My watch list  


In chemistry, a homoleptic chemical compound is a metal compound with all ligands identical. The term uses a homo prefix to indicate that something is the same for all.


Be warned as some compounds which might have names which suggest that they are homoleptic are heteroleptic because they have ligands in them which are not featured in the name. For instance dialkyl magnesium complexes which are found in the equilibrium which exists in a solution of a Grignard reagent in an ether, have two ether ligands attached to each magnesium centre.

Another example is a solution of trimethyl aluminium in an ether solvent (such as THF), similar chemistry should be expected for a triaryl or trialkyl borane.

Any metal species which has more than one type of ligand is heteroleptic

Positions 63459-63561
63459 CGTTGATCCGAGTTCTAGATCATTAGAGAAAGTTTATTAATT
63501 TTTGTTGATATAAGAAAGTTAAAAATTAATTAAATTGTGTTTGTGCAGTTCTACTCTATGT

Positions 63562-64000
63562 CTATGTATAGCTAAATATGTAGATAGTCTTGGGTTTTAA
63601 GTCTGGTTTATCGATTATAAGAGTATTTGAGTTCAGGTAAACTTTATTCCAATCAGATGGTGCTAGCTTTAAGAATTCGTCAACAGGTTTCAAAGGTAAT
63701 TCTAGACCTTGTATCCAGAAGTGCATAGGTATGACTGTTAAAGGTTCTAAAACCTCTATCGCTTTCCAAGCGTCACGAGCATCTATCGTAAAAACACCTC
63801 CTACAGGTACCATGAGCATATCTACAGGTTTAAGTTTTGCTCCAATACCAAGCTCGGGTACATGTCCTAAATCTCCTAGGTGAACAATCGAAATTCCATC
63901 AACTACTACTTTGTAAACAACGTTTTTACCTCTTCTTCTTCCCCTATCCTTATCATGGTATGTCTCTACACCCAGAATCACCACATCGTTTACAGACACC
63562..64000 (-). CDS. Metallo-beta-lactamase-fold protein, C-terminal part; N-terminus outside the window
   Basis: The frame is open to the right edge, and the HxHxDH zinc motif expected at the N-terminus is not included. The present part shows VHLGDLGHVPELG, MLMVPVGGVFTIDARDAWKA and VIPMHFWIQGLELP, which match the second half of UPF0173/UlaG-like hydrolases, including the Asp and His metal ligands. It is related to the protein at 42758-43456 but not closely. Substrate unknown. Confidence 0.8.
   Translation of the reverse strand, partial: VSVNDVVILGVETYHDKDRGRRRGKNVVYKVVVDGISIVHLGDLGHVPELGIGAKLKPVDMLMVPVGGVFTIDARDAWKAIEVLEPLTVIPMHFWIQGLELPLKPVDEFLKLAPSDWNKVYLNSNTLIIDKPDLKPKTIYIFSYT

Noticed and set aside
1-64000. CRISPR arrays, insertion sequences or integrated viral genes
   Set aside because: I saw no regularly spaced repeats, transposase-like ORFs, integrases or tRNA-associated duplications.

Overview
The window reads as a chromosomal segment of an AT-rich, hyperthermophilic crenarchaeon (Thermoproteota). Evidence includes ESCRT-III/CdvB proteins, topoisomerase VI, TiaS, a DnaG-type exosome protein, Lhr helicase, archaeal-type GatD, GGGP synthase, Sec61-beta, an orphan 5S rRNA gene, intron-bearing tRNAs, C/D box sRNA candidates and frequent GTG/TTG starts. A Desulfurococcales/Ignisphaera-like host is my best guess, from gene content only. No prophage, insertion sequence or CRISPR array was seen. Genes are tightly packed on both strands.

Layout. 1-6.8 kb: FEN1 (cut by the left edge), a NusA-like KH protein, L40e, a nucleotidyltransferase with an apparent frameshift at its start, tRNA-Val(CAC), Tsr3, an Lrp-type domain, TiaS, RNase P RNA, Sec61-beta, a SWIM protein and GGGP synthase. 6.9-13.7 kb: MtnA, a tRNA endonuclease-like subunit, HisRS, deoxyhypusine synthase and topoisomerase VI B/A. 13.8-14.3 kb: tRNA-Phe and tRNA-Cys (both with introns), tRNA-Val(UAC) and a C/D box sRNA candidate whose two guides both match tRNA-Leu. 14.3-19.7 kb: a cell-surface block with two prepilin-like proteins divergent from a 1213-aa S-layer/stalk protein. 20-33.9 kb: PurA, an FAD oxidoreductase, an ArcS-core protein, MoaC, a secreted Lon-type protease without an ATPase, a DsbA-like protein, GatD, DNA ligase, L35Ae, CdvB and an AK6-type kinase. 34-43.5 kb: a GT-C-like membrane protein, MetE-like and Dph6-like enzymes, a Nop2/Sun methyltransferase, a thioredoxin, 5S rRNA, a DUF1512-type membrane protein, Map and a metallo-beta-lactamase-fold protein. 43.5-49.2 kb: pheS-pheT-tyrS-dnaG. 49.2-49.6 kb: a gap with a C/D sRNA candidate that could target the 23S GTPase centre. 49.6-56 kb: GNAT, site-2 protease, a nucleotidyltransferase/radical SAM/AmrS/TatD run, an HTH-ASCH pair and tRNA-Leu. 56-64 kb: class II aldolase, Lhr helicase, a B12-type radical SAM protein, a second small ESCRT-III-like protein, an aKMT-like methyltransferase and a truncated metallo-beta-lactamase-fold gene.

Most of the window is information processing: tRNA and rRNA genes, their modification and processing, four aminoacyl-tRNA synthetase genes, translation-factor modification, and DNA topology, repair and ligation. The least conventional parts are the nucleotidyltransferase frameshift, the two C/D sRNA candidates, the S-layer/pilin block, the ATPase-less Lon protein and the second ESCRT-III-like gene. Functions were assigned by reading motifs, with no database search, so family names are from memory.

It is possible for some ligands such as DMSO to bind with two or more different coordination modes. It would still be reasonable to consider a complex which has only type of ligand but with different coordination modes to be homoleptic. It is known that ruthenium can bind to DMSO in more than one way, complexes have been isolated in which more than one type of DMSO binding to the same ruthenium centre.

This article is licensed under the GNU Free Documentation License. It uses material from the Wikipedia article "Homoleptic". A list of authors is available in Wikipedia.
Your browser is not current. Microsoft Internet Explorer 6.0 does not support some functions on Chemie.DE